“Mr. Trundle is comin' acrost the cottonpatch behind the store,” he announced, out of breath. Then silence fell on the group, a silence so complete that Jim Trundle's strides over the plowed ground outside were distinctly heard. The next moment Trundle had crawled over the low rail fence at the side of the store, and with clattering, untied brogans was coming up the steps.

The doorway, as his tall, lank figure passed through it, framed a perfect picture of human poverty. His shirt, deeply dyed with the red of the soil, was full of slits and patches worn threadbare. The hems of his trousers had worn away, revealing triangular glimpses of his ankles, and a frayed piece of a suspender hung from a stout peg in the waistband behind.

He greeted no one as he entered. A silent tongue was one of Jim Trundle's peculiarities. Few people had ever gotten a dozen consecutive words out of him. He strode to the end of the store, thrust his hand into an open cracker-box, bit into a large square cracker, and sent his eyes foraging along both counters for something to eat with it— cheese, butter, a bit of honey, or a pinch of dried beef. He was violating no rule of country store etiquette, for Alf Carden's customers all understood that those things left on the counters were to be partaken of in moderation. I think the habitues of the place had gradually introduced this custom themselves years before, when Carden was so anxious to draw people from the store across the river that he would willingly have given a customer bed and board for an indefinite time if by so doing he could have deprived his rival of the profit on a bag of salt.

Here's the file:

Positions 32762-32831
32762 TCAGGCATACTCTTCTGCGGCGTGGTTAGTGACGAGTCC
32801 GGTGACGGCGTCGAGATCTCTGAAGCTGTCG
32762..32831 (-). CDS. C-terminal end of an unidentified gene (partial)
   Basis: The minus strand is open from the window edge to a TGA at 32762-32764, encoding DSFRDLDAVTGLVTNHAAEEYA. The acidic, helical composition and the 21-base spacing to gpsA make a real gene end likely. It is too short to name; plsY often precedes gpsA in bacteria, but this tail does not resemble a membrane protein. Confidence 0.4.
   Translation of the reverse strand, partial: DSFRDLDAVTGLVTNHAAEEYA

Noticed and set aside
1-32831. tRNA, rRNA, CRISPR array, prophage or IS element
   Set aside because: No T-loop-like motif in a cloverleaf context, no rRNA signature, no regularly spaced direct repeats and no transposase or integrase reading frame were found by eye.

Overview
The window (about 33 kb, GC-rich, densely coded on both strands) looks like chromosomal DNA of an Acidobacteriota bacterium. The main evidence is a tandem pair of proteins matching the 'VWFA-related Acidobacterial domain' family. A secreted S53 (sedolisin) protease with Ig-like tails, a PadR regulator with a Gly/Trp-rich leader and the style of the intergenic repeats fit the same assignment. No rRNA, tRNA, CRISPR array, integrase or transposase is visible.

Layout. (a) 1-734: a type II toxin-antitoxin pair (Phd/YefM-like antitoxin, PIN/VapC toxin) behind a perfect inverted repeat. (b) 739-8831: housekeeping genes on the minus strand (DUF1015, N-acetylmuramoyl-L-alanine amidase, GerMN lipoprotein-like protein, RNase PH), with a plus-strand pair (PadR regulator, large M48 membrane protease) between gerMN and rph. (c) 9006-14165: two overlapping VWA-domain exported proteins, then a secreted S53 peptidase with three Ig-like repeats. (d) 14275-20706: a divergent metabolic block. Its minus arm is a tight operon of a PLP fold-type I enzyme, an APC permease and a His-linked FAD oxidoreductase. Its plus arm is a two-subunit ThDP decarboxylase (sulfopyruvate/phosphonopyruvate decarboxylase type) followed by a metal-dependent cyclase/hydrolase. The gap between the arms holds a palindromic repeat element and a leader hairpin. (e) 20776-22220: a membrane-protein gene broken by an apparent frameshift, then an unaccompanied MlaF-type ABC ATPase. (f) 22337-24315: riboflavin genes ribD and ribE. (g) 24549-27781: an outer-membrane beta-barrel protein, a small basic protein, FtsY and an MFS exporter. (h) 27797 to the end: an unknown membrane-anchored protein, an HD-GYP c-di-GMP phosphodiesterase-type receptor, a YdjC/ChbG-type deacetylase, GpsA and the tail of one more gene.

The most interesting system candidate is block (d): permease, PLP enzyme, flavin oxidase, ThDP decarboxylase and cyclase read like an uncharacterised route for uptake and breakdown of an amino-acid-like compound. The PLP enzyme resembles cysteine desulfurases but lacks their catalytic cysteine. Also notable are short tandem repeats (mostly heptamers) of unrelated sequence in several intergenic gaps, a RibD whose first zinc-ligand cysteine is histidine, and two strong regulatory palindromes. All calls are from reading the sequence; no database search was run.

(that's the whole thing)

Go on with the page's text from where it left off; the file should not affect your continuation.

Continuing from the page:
Jim Trundle wasn't going to ask if there was any mail for him, that was plain to the curious onlookers; and their glances began to play back and forth between Carden and the cracker consumer, making demands on the former and condemning the latter for not more readily walking into the trap set for him.

Wade Sims winked when he caught the storekeeper's eye, and nodded toward the gaunt robber, who had squatted at the faucet of a syrup-barrel and was cautiously trailing a golden stream over an immaculate cracker.

“So you didn't git no letter fer me, Alf,” said Sims, significantly. “Seems like no mail don't come this way here lately hardly at all. I hope all the rest'll have their ride fer nothin' too.”

Alf Carden understood, having given Sims a letter half an hour before, and he smiled. “No,” he said, “thar hadn't nothin' fer any of you except Jim Trundle; has he come along yet?”